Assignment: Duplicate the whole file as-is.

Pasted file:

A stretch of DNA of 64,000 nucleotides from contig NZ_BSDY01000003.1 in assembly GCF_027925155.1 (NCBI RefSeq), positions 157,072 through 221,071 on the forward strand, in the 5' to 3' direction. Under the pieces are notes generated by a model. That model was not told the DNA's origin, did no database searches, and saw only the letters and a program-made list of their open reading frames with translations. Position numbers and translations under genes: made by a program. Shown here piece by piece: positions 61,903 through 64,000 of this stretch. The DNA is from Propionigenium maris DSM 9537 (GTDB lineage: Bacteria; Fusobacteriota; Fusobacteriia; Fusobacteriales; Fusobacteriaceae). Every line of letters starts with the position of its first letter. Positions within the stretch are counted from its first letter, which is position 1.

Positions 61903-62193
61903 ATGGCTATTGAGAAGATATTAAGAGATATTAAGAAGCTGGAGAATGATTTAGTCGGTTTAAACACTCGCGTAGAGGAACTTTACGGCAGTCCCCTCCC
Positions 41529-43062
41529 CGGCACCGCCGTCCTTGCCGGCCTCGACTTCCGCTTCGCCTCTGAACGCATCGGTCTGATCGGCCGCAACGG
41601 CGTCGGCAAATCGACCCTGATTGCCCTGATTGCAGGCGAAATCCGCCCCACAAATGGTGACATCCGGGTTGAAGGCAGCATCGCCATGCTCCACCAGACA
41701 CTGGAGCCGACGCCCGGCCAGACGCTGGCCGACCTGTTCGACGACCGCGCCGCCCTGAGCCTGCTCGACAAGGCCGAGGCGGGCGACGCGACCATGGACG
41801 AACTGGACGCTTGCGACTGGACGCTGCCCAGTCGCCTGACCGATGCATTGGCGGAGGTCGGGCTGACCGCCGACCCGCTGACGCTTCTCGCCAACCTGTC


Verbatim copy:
A stretch of DNA of 64,000 nucleotides from contig NZ_BSDY01000003.1 in assembly GCF_027925155.1 (NCBI RefSeq), positions 157,072 through 221,071 on the forward strand, in the 5' to 3' direction. Under the pieces are notes generated by a model. That model was not told the DNA's origin, did no database searches, and saw only the letters and a program-made list of their open reading frames with translations. Position numbers and translations under genes: made by a program. Shown here piece by piece: positions 61,903 through 64,000 of this stretch. The DNA is from Propionigenium maris DSM 9537 (GTDB lineage: Bacteria; Fusobacteriota; Fusobacteriia; Fusobacteriales; Fusobacteriaceae). Every line of letters starts with the position of its first letter. Positions within the stretch are counted from its first letter, which is position 1.

Positions 61903-62193
61903 ATGGCTATTGAGAAGATATTAAGAGATATTAAGAAGCTGGAGAATGATTTAGTCGGTTTAAACACTCGCGTAGAGGAACTTTACGGCAGTCCCCTCCC
Positions 41529-43062
41529 CGGCACCGCCGTCCTTGCCGGCCTCGACTTCCGCTTCGCCTCTGAACGCATCGGTCTGATCGGCCGCAACGG
41601 CGTCGGCAAATCGACCCTGATTGCCCTGATTGCAGGCGAAATCCGCCCCACAAATGGTGACATCCGGGTTGAAGGCAGCATCGCCATGCTCCACCAGACA
41701 CTGGAGCCGACGCCCGGCCAGACGCTGGCCGACCTGTTCGACGACCGCGCCGCCCTGAGCCTGCTCGACAAGGCCGAGGCGGGCGACGCGACCATGGACG
41801 AACTGGACGCTTGCGACTGGACGCTGCCCAGTCGCCTGACCGATGCATTGGCGGAGGTCGGGCTGACCGCCGACCCGCTGACGCTTCTCGCCAACCTGTC